[iro.nl] – New design jack-up vessels to strengthen Ulstein’s offshore wind ambitions
[newenergyupdate.com] – Flurry US offshore vessel deals prepares market for huge turbines

Kick-off Building Nexans Aurora Submarine Cable Layer

The hull is to be built in Crist, Poland. The rest at Ulstein Verft in Norway. Completion date 2021. Purpose: connection offshore wind farms with onshore grids.

[offshorewind.biz] – Ulstein Kicks Off Nexans Aurora Construction

Largest Hydrogen Electrolyser Plant in the World (135/167 MW)

135 MW historic hydro-power electrolysis-based hydrogen production in Glomfjord, Norway 1953-1991

167 MW historic hydro-power electrolysis-based hydrogen production in Rjukan, Norway 1919-1988, possibly the oldest facility of its kind world-wide

The historic hydrogen production facilities were much larger than existing ones, but that could change really fast. They were located in Norway because of the abundance of cheap hydro-power, combined with the scientific interest in heavy water for the nuclear industry and other more down-to-earth applications of industrial hydrogen. The main challenge is to improve efficiency from currently 80% into 9x%, reduce cost and increase output. All the signs are that the hydrogen economy could have a new lease on life.

[nelhydrogen.com] – The world’s most efficient and reliable electrolyser
[nelhydrogen.com] – Nel Hydrogen about
[sintef.no] – Large scale hydrogen-production
[deepresource] – 700 MW Renewable Hydrogen Plant to be Built in France
[wikipedia.org] – Hydrogen economy
[wikipedia.org] – Hydrogen station
[wikipedia.org] – Hydrogen production
[wikipedia.org] – Hydrogen fuel
[pv-magazine.com] – Hydrogen, don’t give up!
[wikipedia.org] – Sintef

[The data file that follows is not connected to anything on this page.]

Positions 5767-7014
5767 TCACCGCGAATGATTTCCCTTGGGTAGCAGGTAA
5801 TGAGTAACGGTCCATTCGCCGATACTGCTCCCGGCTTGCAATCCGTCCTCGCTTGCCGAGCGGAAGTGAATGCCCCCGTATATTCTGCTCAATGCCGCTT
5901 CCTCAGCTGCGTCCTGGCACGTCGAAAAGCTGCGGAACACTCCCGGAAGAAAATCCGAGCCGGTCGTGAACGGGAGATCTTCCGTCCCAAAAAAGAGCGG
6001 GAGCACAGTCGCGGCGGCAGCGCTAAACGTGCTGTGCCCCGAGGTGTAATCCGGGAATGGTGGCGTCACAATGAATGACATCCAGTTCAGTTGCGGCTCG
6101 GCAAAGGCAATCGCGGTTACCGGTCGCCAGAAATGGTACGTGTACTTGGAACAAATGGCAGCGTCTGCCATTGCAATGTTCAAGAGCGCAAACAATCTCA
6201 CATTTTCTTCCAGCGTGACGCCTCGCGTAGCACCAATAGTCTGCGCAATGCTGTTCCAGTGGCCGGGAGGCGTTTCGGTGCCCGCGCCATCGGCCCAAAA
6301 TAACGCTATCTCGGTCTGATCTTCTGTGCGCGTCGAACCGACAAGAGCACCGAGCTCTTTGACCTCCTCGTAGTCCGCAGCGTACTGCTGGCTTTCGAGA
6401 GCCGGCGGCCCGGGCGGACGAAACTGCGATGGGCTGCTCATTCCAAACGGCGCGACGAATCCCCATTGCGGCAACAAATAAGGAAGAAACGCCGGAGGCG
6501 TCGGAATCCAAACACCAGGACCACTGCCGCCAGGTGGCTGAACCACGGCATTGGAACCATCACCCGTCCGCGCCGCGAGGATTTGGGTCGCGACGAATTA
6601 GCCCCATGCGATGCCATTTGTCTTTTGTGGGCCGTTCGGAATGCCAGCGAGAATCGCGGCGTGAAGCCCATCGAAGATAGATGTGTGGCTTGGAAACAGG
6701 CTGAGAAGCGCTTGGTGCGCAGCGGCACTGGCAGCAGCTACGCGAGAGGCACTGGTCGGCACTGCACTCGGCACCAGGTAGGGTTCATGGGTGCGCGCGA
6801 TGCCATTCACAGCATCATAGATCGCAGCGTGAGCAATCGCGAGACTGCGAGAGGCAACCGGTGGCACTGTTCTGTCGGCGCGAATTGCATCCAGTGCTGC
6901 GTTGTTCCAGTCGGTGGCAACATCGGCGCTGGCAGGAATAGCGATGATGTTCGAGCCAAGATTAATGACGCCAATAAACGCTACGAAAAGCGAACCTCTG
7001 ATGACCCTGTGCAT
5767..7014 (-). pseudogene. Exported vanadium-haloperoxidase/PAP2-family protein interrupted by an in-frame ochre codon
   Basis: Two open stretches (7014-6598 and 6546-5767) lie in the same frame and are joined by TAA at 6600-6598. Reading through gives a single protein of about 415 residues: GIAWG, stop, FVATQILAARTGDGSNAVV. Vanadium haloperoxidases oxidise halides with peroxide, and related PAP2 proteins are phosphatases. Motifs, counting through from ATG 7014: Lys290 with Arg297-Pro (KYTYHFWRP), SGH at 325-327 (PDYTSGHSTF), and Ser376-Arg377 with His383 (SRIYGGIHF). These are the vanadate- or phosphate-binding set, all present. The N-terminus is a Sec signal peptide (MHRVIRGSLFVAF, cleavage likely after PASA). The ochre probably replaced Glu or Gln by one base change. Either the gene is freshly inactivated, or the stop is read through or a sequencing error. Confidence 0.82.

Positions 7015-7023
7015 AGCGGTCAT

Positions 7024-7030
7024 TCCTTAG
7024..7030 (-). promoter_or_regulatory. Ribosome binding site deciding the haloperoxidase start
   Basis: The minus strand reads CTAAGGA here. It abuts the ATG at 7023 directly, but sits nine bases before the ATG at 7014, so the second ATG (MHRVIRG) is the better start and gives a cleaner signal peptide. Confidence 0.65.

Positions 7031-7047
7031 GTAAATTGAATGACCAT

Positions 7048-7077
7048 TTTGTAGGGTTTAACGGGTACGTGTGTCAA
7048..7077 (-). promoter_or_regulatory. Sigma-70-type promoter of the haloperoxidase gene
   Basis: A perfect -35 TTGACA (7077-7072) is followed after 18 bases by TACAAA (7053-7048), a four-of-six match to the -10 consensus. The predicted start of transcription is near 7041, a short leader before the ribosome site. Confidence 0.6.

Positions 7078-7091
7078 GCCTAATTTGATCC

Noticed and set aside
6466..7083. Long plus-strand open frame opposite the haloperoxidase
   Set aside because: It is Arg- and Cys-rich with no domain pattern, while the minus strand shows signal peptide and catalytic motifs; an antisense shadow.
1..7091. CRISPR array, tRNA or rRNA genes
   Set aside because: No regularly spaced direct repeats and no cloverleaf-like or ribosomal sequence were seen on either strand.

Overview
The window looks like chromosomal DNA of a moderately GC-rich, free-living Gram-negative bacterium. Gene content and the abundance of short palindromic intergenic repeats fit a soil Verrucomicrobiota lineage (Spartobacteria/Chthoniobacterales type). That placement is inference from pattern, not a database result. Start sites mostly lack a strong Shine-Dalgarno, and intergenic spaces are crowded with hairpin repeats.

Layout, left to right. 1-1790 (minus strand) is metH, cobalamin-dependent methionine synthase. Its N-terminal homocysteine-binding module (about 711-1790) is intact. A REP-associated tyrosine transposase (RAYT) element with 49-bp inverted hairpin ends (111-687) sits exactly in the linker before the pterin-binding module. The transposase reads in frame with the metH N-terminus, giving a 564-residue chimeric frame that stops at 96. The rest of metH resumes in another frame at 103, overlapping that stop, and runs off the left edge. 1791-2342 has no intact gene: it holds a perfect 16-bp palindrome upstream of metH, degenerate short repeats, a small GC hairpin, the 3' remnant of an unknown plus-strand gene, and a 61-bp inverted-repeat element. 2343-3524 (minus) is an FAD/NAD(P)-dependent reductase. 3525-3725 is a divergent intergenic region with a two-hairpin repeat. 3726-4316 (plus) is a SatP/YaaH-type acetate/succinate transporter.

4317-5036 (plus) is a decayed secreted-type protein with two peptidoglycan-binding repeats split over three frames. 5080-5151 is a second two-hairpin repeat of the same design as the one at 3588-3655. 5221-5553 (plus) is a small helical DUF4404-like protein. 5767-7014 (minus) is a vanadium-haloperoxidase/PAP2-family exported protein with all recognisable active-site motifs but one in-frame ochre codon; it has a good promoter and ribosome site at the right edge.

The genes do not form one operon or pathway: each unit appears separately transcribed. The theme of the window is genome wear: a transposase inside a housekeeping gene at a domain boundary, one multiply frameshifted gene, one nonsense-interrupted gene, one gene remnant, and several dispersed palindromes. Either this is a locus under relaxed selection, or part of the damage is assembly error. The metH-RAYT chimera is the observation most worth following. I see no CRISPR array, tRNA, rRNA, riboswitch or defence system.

[deepresource] – The Netherlands is Placing its Bets on the Hydrogen Economy
[deraktionaer.de] – Nel-CEO Løkke im Exklusiv-Interview

Nel H2Station Factory

Norwegian “Nel Hydrogen” company has a hydrogen gas stations factory in Denmark with a capacity of max. 300 stations per year.

[nelhydrogen.com] – Nel Company site

Read more…

Norwegian Battery Breakthrough

[source]

Researchers at Norway’s Department of Energy Technology (IFE) in Kjeller say they have perfected a way to substitute silicon for the graphite commonly used in the anodes of lithium ion batteries.

silicon battery technology NorwayThe discovery will lead to batteries that can power an electric car for 600 miles or more, the researchers claim… The researchers have found a way to mix silicon with other elements to create an anode that is stable and long lasting and which has three to five times higher capacity than a conventional graphite anode.

[cleantechnica.com] – Researchers In Norway Claim Lithium Ion Battery Breakthrough

NordLink – Connecting Germany and Norway

[wikipedia.org] – NordLink

Can Norway Serve as Europe’s Battery Pack?

[Source]

Arguments pro and con.

[greentechmedia.com] – Why Norway Can’t Become Europe’s Battery Pack
[greentechmedia.com] – The Debate Over Norway’s Ability to Become a Hydro Battery for Europe Is Surprisingly Robust
[greentechmedia.com] – Norway Could Provide 20,000MW of Energy Storage to Europe

HydrogenPro AS

800 Nm3/hr hydrogen flow costs $2M. Investment cost alkaline equipment is 50% of the cost for PEM. Operating cost: alkaline 20% more efficient than PEM (mainly energy cost).

[hydrogen-pro.com] – Company site

What does Nm3/hr mean? Normal Meter Cubed per Hour. Unit used to measure gas flow rate. The ‘Normal’ refers to normal conditions of 0degC and 1 atm (standard atmosphere = 101.325 kPa) – for practical purposes this is rounded to 1 bar.

700 MW Renewable Hydrogen Plant to be Built in France

[source] Origin Norsk Hydro 1927.